* Glencore begins "bottom-up review" of assets, projects
* Plans to update market in Q3 2013
* Unveils Glencore-heavy top team
(Updates with detail on incentives, dividends, shares; adds
By Clara Ferreira-Marques
LONDON, May 3 (Reuters) - Glencore Xstrata told
investors on Friday it would return excess cash, slash costs and
might sell unwanted assets, raising expectations it would easily
exceed planned synergies of $500 million from the deal that
created the new group.
Unveiling a management team packed with veteran Glencore
executives, the group promised to "cut bureaucracy and
duplication", vowing it would reduce administrative staff, cut
divisional offices and underperforming projects to ensure
success even at a time of cooling commodity prices.
Mining mega-deals have had a mixed record of success at best
over the past decade, but a day after Glencore sealed the
acquisition of Xstrata, the biggest ever takeover in the sector,
its shares soared 6 percent, helped by a jump in the copper
price. At current prices the group is worth $73 billion.
"If we can cut costs enough, get rid of these corporate head
offices, we can cut a lot of fat out of the system. These
synergies and overhead reductions - that figure can ensure this
merger is a success," CEO Ivan Glasenberg said in an interview.
"The target of $500 million is only the synergies on the
trading operations. When we came up with that figure we had no
idea what the overheads were in Xstrata ... and it wasn't a
takeover at that time."
He said additional savings would be "substantial" as Xstrata
itself had said it could cut $300 million of administration
costs on top of trading savings - a number Glasenberg referred
to as "low-hanging fruit".
In slides to accompany a presentation to investors on
Friday, Glencore said its previously announced $500 million of
synergies in the first full year would be "comfortably met".
Analysts expect a figure of at least double the original amount.
But for all the talk of cuts and the potential for sales,
Glencore and its management team face the biggest challenge
since the trader was set up almost four decades ago -
integrating a $46 billion miner as the cycle turns, and running
Xstrata's assets with only one of the group's key executives.
Leaving little doubt that what was a merger of equals has
ended as a takeover, just 2 of 14 top divisional jobs will be
taken by Xstrata managers - Peter Freyberg running coal mining
and Mark Eames in charge of iron ore projects. Coal trading will
remain the preserve of Glencore's Tor Peterson.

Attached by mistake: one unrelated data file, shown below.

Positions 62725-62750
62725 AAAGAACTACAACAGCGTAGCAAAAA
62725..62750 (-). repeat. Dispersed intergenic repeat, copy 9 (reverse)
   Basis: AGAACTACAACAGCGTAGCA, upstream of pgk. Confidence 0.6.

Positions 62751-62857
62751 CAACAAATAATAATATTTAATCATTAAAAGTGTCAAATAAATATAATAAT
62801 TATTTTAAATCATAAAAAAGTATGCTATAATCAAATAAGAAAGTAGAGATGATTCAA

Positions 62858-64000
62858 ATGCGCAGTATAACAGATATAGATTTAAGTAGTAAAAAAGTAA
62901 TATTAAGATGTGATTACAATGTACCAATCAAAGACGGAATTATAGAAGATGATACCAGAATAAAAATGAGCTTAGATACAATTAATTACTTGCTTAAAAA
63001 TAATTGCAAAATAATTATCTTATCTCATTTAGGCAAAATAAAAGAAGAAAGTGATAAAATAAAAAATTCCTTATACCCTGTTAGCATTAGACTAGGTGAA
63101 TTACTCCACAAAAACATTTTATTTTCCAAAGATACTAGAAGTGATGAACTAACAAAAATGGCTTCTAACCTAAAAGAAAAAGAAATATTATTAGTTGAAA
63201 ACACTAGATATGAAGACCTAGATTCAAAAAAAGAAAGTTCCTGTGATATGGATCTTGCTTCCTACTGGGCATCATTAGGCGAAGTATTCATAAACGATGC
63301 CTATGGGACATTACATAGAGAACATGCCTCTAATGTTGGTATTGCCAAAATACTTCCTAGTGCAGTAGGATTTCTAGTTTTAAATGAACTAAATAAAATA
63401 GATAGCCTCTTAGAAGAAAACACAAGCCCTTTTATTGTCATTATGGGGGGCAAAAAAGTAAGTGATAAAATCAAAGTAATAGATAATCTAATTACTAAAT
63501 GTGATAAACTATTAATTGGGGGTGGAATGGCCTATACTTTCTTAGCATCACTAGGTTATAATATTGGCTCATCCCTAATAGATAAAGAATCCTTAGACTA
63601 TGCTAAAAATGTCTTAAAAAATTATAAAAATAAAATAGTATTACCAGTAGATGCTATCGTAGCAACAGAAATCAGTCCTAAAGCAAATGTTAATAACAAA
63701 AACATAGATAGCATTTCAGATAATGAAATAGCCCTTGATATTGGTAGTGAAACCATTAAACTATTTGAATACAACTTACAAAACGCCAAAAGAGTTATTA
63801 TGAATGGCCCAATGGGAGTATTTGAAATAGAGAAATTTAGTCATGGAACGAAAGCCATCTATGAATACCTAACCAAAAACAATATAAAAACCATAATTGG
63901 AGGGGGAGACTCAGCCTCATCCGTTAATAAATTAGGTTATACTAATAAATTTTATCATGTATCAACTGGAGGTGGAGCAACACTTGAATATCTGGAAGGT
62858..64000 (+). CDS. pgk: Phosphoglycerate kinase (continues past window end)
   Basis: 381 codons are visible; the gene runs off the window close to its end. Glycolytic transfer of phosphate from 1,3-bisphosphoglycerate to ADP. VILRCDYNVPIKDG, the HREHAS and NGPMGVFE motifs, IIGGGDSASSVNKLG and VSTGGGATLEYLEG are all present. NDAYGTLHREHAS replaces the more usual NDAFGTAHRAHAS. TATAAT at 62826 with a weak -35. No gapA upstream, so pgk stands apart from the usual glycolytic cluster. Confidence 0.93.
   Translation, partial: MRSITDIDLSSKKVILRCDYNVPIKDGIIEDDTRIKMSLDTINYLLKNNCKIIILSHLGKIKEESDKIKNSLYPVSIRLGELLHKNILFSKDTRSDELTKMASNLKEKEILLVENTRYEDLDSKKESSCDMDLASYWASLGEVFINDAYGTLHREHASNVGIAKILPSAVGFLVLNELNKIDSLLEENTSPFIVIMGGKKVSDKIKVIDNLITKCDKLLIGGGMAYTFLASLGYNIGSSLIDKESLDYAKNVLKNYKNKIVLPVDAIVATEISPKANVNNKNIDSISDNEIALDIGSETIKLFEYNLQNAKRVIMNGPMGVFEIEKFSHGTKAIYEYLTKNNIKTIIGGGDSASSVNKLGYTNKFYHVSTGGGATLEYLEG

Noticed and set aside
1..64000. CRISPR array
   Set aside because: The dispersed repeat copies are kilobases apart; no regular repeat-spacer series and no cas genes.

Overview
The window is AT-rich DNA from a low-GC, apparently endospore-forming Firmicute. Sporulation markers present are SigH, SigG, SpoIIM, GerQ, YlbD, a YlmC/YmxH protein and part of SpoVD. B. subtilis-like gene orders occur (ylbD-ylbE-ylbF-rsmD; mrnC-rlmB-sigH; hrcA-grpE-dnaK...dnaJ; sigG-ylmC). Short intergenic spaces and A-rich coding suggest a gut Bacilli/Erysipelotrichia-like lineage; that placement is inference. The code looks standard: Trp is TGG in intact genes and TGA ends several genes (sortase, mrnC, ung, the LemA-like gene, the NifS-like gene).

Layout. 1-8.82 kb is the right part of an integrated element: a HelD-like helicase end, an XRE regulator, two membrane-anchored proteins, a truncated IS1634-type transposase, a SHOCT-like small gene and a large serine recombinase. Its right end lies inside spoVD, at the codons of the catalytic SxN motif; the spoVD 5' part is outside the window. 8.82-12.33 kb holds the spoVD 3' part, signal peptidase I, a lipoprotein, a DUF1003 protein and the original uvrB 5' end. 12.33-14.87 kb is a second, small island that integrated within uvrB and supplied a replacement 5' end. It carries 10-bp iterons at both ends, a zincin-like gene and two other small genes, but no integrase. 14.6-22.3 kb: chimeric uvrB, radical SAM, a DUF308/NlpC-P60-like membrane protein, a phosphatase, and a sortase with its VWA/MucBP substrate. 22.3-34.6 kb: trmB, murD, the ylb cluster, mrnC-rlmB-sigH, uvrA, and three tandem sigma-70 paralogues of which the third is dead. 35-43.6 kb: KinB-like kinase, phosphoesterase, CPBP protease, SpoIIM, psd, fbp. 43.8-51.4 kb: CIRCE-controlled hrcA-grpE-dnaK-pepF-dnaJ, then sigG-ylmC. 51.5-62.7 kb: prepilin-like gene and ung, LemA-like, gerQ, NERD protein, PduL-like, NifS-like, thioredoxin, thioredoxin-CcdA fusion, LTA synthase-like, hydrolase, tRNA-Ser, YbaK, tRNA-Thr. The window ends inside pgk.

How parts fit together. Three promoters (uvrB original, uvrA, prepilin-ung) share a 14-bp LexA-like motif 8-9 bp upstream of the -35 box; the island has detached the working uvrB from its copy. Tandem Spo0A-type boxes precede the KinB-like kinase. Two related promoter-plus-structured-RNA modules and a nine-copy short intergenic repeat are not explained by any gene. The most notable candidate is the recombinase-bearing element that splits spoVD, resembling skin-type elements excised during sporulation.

Glasenberg brushed off concerns about the Glencore team's
ability to run Xstrata's mines, telling analysts "no asset will
fall through the cracks", and pointing to Xstrata's Freyberg at
the head of the most complex division - coal. Freyberg joined
Xstrata after it bought Glencore's coal assets a decade ago.
Glencore's ebullient veteran Telis Mistakidis will run the
key copper division, including mining and trading.
Copper alone accounted for more than half Xstrata profit,
but Glencore dismissed concerns it could be over-stretching in
copper - given a high proportion of joint ventures - and brushed
off worries about further Xstrata departures at its mines.
Glasenberg said he had no plans to bring in retention
packages for key operating staff at Xstrata's mines and had no
concerns in an environment where most majors are cutting back.
"I am getting more CVs than I have ever seen in this
company," he said, adding performance would be "well rewarded".
The group will now take until the third quarter to carry out
a full 100-day review on Xstrata's mines and plants, which could
result in the sale of early-stage "greenfield" projects -
developments built from scratch where costs in recent years have
soared. Signalling its tough stance on value, Glencore set its
target return on equity for new projects at 20 to 25 percent.
Glasenberg said it was not an ideal time to sell assets and
Glencore could keep projects that were not "sucking a lot of
money out of the business".
"We are not desperate to sell assets," he said. "Glencore
will not be selling assets at the wrong time in the cycle."
Most analysts, however, expect cuts to Xstrata's pipeline.
It has not yet begun the process of selling Xstrata's Las
Bambas, the $5.2 billion Peruvian mine it has to divest to
satisfy Chinese regulators, but the group's chief financial
officer Steven Kalmin said he expected Chinese interest.
The group, almost 25 percent owned by its managers, also
promised it would return excess capital to shareholders through
regular and special dividends, or share buybacks - a sensitive
subject for investors who have long complained of mining
companies' low dividend yields.
"We don't want excess capital to be sitting here, burning a
hole, tempting us to ... do something that is not consistent
with what we have said on capital discipline," Kalmin said.
"The ability to increase payout ratios and cash is clearly
going to be there once this current capex cliff begins tailing
off ... into 2015," he added, referring to a drop off in planned
spending, which begins in 2013 and accelerates.
While Glencore remains opportunistic and Glasenberg did not
exclude the possibility of M&A deals, he said there were no
targets on the horizon.
"We just want to sit tight right now. The priority is to get
this integration in the right place."
($1 = 0.6447 British pounds)
(Reporting by Clara Ferreira-Marques; Editing by Janet McBride
and Will Waterman)